Supported by the leadership and their line managers, two colleagues committed a set proportion of their time away from other duties to deliver the initial introduction sessions. They also delivered training on procedures, issued guidance notes and held ‘open surgery’ Q&A and further training sessions after CDM clash resolution meetings held every two weeks. They also acted as a point of contact in between meetings.
To avoid issues being carried over to the next meeting, outputs of the meetings in GIS map snapshots, with short notes and defined action leaders, enabled local teams to focus on areas where follow-up action was required.
Learning point: Having visible points of contact ensured that new or existing users with questions or ideas could raise them directly and have consistent support or feedback as needed.
One of the early commitments was always to hold the meeting at the same time and always have deputies to chair the meetings and deliver the support service. This continuity enabled rapid uptake of the systems and made savings in other meetings or with people not sure who to contact with a query.
“For Area North alone, the HS2 works covered over 80km of work sites on over 2,500 land acquisition parcels.”
Some organisations have limitations on downloading apps or programmes, but these web-based systems did not present blockers and enabled participants to interact directly.
5. Keep refining the inputs and outputs based on delivery requirements
Make the system data input as simple as possible and more reliable than a spreadsheet. This makes life easier for the many doing the work before designing reports for the few who assure the works.
Learning point: The aim of the data-entry database must be simple, accessible, reliable and recoverable for those inputting data. Make sure this new way of capturing the records is easier and gives access to more benefits than the previous methods.
For CDM activity coordination, the ability to enter planned works against a trusted database of land records – which is then displayed in a calendar with potential activity clashes immediately visible – enabled inputters to select other dates immediately to avoid work clashes. This made work planning and clash avoidance possible at the earliest opportunity, without having to attend meetings.
Only where a clash could not be avoided did it have to be raised at existing management meetings and, if still unresolved within the two-week window between the CDM coordination meetings, it then was visible on the GIS map as a ‘red clash’ to be allocated action leaders at a higher level.
The development and introduction of this ‘clash calendar’ has been one of the most significant functions allowing over 500 work activities and surveys to be scheduled each week. It has reduced clashes brought to the higher level by 75% every two weeks. It has more than halved the administration and time taken to log works.
Where there is a need for extensive collaboration or coordination for CDM or non-CDM activities, the use of master database or data hub is the foundation stone. This is the platform where clash avoidance, standard activity reports and contact lists can be built.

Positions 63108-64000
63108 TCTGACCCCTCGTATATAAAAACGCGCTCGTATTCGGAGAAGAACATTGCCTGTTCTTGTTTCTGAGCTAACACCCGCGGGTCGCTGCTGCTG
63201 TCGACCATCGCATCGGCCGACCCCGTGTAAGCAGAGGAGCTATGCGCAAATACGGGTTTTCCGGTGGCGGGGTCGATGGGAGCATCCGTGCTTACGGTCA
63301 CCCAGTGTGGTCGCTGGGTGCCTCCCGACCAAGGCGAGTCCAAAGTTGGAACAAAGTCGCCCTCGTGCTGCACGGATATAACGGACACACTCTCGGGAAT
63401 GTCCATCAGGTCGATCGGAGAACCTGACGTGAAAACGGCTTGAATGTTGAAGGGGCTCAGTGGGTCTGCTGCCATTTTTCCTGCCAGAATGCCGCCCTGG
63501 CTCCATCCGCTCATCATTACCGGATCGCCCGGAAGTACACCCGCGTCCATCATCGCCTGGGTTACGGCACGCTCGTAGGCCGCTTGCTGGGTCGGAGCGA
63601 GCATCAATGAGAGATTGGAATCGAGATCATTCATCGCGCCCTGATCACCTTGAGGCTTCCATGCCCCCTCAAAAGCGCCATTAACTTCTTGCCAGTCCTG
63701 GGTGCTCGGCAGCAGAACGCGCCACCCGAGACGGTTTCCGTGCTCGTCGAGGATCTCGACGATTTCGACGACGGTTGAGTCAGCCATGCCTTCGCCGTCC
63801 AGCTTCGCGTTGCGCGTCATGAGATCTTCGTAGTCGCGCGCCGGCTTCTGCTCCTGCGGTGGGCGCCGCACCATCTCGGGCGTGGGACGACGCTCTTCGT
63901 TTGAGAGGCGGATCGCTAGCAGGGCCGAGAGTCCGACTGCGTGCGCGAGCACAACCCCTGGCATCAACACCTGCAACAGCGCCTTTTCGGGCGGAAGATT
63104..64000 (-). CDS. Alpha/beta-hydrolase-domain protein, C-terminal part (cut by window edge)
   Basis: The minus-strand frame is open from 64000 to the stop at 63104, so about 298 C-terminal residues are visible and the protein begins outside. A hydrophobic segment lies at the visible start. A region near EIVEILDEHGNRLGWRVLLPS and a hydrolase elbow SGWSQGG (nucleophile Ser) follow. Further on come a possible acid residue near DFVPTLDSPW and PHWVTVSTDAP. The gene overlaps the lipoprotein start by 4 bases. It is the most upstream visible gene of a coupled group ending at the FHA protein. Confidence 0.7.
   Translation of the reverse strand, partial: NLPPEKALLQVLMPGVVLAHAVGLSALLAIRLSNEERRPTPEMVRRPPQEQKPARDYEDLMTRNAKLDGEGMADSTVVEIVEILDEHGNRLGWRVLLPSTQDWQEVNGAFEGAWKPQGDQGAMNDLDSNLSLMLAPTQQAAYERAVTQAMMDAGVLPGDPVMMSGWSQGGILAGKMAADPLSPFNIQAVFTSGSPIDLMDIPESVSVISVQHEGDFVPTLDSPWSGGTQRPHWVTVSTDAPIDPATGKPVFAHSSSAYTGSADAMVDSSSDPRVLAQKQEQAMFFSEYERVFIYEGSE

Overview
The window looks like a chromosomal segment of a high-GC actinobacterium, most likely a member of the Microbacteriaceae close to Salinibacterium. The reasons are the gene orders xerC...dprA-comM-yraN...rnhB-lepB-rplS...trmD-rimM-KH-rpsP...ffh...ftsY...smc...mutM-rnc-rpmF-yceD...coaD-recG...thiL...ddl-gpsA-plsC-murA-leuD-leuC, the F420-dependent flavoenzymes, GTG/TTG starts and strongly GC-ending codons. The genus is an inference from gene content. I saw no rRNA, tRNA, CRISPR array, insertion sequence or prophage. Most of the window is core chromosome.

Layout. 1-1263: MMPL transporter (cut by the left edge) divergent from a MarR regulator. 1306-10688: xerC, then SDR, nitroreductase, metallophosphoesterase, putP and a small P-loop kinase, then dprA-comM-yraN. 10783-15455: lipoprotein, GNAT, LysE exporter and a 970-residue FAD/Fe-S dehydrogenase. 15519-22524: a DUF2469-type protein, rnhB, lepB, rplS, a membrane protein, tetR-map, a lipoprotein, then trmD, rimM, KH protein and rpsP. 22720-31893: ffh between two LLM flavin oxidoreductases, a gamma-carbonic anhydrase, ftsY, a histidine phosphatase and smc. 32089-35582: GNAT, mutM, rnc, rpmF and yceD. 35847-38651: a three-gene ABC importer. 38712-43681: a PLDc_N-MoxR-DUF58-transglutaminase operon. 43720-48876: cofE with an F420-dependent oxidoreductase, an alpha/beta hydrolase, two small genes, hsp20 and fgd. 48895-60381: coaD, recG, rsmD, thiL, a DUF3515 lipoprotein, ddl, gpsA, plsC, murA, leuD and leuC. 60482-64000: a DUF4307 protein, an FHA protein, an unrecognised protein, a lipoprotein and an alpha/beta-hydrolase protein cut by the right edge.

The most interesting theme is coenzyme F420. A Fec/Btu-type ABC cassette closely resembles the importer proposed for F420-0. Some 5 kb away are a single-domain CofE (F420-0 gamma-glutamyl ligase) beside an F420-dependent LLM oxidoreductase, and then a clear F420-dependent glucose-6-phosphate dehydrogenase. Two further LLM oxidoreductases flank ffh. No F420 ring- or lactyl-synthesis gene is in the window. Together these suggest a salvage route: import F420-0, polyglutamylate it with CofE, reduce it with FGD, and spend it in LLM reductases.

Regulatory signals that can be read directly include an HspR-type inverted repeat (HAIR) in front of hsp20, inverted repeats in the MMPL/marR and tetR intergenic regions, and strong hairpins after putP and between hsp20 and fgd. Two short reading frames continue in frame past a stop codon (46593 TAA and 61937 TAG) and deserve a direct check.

This makes it valuable for the data inputters and they would not now want to go anywhere else to enter or check works or contacts. From the database/data hub, the GIS mapping links can be made in clear and simple formats for sharing on handheld devices.
When starting to develop an approach like this, remember it is a bit like the space race to the moon. A commitment was made. No one knew at that point all the steps needed but, with engaged and passionate people working together and recognising the value that each and every one can bring to the process, it is possible to achieve beyond what was previously thought possible. l
Martin Holland was CDM coordination lead, Laing O’Rourke Murphy joint venture, HS2. He is now HS&E leader, Laing O’Rourke. This article is part of HS2 Learning Legacy and is reproduced by kind permission of HS2 Ltd.
Tips for the journey
The following points helped this team achieve its ‘moon mission’.
- Work out the number, duration and intensity of interfaces. Visual hot spots on a map or plan can help this evaluation.
- In developing the database and GIS viewer, take time for discovery – look for what works well for the delivery teams first, then for the assurance and reporting.
- Pair the GIS specialist with a delivery leader.
- Create a regular time and place to reflect upon discovery, suggestions and actions.
- Identify the duplications or overlaps and remove or thin them.
- Set up your activity coordination meetings to a regular pulse.
- Do NOT cancel any meetings.
- Build in resilience in the coordination meeting team, with multiple deputies.
- Roll out the strategy with visuals to act as ‘anchor points’ for when refresher briefings are made.
- Measure and show the savings (for example, time and clashes).
- Keep partners involved and dedicate clear points of contact and systems’ champions.
- Recognise and thank all involved and let them know how their ideas are developing.
- Recognise that relentless refinement is needed and have resilience to face the unknown unknowns when they do become apparent.
- Be bold in commitment to resources at the start and explain when system limitations make some requests for development not currently possible, but keep seeking solutions.